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Apprenticeship Training Program
Training providers deliver training to eligible registered apprentices. Training
providers work with apprentices and employers to develop training needs, deliver
training, assess apprentices' achievement of skills, and issue certificates on
successful completion of apprenticeship training classes that are recognized
nationally and often globally.
Training providers may be employer organizations or community colleges.
Each training provider offers different ways of training apprentices. Apprentices
and their employers should consider all training providers to select a training
provider that will suit both their needs.
For a list of training providers relevant to your chosen apprenticeship program,
State Director, USDOL/ETA/OA
300 East 8 Street, Suite 914
Austin, Texas 78701
Training Provider's Role in Apprenticeship
Registered Apprenticeship is a well-established methodology for training
and developing employees in apprenticeable industries (i.e., industries that require
professional knowledge and technical and mechanical skills). Examples of apprenticeable
industries include aerospace, construction, health care, manufacturing, military,
public utilities, and telecommunications. To ensure that the quality of on-the-job
training remains high, employer organizations (i.e., plumbing, electrical, and manufacturing
industries) register their programs and become registered apprenticeship training programs.
A registered apprenticeship training program signifies that the employer organization meets
a quality standard to become a qualified training provider.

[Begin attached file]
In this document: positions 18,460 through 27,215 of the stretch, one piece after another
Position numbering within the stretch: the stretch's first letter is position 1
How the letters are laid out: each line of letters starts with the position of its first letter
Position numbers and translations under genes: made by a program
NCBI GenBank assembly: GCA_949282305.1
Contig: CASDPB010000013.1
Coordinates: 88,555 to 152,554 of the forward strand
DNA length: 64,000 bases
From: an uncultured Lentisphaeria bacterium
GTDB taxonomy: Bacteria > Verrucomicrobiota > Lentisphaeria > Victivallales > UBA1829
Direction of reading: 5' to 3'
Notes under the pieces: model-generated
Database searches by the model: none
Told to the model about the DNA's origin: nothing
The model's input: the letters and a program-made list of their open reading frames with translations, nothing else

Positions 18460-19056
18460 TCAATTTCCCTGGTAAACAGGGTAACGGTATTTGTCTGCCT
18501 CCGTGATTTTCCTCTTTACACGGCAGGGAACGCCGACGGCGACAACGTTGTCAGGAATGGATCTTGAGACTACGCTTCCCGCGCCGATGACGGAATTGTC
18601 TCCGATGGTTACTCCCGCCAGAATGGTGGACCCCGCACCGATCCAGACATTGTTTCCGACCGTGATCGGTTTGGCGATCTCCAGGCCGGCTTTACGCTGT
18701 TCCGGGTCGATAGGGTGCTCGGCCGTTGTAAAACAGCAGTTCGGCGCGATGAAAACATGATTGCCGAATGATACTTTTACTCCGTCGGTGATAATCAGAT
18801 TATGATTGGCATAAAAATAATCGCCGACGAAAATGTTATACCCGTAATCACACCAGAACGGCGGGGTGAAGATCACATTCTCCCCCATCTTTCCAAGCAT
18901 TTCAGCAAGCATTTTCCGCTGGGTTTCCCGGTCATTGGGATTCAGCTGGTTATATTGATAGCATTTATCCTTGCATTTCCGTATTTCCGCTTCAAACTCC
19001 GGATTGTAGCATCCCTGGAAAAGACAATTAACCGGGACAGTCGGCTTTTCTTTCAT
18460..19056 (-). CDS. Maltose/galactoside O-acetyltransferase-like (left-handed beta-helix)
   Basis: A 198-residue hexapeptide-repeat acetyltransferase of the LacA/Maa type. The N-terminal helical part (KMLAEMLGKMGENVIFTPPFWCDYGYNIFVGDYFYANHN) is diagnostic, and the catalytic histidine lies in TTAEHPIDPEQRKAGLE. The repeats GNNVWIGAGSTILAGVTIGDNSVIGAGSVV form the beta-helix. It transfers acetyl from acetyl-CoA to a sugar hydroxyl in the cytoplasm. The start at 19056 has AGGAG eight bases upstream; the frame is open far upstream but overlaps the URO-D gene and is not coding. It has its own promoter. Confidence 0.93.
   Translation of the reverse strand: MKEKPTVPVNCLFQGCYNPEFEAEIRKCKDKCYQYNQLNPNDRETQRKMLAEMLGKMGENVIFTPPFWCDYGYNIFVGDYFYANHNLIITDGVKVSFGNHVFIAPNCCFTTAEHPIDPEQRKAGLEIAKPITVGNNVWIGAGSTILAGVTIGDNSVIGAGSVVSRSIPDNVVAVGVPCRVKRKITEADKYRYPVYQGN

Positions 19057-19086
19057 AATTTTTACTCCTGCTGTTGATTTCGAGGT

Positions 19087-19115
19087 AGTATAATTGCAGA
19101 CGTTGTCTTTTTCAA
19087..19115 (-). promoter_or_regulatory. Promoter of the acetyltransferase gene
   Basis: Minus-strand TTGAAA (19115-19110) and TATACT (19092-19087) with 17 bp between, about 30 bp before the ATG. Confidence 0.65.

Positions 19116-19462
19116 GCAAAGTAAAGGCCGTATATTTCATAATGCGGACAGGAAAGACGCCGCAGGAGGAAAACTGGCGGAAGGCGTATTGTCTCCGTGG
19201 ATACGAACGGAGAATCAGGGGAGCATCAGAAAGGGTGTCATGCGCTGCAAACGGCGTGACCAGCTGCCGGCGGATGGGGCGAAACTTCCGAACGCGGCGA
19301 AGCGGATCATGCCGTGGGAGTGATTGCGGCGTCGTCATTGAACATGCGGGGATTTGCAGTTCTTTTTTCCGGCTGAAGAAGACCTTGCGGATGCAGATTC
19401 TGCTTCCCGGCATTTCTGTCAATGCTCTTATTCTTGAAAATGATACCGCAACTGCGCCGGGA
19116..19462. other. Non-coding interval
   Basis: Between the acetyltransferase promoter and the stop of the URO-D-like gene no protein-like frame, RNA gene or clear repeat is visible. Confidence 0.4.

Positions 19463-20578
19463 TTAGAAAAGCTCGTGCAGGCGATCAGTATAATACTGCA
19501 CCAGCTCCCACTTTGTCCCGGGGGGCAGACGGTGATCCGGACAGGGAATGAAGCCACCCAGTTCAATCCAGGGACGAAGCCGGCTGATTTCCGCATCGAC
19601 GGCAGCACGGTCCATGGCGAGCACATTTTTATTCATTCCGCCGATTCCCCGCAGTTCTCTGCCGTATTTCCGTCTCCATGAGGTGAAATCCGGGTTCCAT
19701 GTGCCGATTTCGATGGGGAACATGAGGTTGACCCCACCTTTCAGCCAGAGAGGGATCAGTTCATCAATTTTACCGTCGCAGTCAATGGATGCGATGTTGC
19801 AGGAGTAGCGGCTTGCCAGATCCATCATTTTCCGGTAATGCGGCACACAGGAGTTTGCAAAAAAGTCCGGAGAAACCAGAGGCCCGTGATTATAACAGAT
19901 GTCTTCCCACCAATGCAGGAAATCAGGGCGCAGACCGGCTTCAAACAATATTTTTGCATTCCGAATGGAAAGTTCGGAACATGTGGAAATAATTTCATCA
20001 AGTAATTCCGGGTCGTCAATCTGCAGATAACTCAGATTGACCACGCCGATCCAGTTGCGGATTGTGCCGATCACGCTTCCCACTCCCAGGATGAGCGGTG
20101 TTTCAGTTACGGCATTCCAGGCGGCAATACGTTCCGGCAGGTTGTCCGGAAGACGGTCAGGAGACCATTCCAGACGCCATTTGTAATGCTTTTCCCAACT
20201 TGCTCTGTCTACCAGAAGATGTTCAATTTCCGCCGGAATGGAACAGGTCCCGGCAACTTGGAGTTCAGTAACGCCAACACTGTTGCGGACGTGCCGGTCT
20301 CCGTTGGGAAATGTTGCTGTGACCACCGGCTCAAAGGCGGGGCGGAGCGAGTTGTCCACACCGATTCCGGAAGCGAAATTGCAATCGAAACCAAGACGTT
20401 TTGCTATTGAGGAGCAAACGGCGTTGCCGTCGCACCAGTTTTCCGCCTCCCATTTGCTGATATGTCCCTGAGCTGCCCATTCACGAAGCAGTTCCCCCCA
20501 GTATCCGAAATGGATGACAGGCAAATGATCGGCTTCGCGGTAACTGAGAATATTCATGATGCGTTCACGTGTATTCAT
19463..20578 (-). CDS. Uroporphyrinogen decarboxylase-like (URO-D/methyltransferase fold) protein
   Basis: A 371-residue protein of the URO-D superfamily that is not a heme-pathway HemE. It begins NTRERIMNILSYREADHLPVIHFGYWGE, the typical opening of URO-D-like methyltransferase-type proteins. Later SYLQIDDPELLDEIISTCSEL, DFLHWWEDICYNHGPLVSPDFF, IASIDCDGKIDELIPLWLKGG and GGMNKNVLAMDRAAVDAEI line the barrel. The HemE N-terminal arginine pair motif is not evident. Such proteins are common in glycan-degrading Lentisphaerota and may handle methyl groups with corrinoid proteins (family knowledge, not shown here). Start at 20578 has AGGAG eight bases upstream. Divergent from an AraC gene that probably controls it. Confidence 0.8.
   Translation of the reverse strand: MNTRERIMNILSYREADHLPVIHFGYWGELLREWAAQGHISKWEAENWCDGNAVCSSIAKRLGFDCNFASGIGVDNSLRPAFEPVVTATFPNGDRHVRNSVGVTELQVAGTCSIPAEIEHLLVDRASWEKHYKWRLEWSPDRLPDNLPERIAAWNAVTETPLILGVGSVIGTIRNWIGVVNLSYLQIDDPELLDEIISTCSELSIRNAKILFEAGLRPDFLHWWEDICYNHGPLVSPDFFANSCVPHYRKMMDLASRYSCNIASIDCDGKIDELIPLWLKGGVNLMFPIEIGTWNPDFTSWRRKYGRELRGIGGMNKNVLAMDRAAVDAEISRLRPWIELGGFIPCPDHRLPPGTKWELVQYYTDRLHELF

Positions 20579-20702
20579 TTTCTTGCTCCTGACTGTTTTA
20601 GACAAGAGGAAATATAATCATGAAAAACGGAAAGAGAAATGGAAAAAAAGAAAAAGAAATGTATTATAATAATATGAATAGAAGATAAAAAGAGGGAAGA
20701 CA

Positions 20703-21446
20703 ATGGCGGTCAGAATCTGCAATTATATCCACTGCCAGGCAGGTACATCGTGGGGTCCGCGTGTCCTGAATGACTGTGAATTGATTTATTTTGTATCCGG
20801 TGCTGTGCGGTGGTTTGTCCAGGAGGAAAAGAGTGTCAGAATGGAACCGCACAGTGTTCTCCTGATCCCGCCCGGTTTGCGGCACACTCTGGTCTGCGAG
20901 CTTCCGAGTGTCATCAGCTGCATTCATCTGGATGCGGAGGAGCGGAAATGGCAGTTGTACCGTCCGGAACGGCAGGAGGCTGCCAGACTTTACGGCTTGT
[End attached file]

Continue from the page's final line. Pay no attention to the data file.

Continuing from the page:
The U.S. Department of Labor Office of Apprenticeship registers
apprenticeship training programs that meet specific standards of proven practices.
According to these standards, an apprentice receives the delivery of a minimum of 2,000
hours of structured on-the-job training under the guidance of qualified "journeyworkers"
and a minimum of 144 hours per year of related classroom instruction from a qualified
training organization or school. Along with this approach, apprentices start at entry-level
wages and follow a progressive wage scale based on their progress.
Assessment of Training Needs
The apprentice, employer, and training provider should develop a training plan for the
apprenticeship program. The training plan typically outlines the following:
- current skills;
- what training is needed;
- who will deliver the training;
- when and where training will be delivered;
- how long training will take;
- when and how training will be assessed and monitored;
- what qualifications will be issued on completion of training; and
- any special training needs.
The way training is received depends on the apprenticeship program, the employer's business needs,
and the apprentice's trade of choice.
- Technical Training Classes
On-the-job training is meant to provide an opportunity for trainees to put into practice theories
they learn in related classroom training. The employer and apprentice will determine the location
of the training and will schedule the necessary training period(s) for each of the apprenticeship
- On-the-Job Training
Technical training programs are designed to ensure that apprentices receive a broad-based education
related to their trade of choice and not all material learned in the classroom will be available to
every apprentice on every jobsite. Employers are to have certified journeyworkers working in the
same trade on-site for the apprentice to train under. These journeyworkers will verify the training
the apprentice receives in the workplace.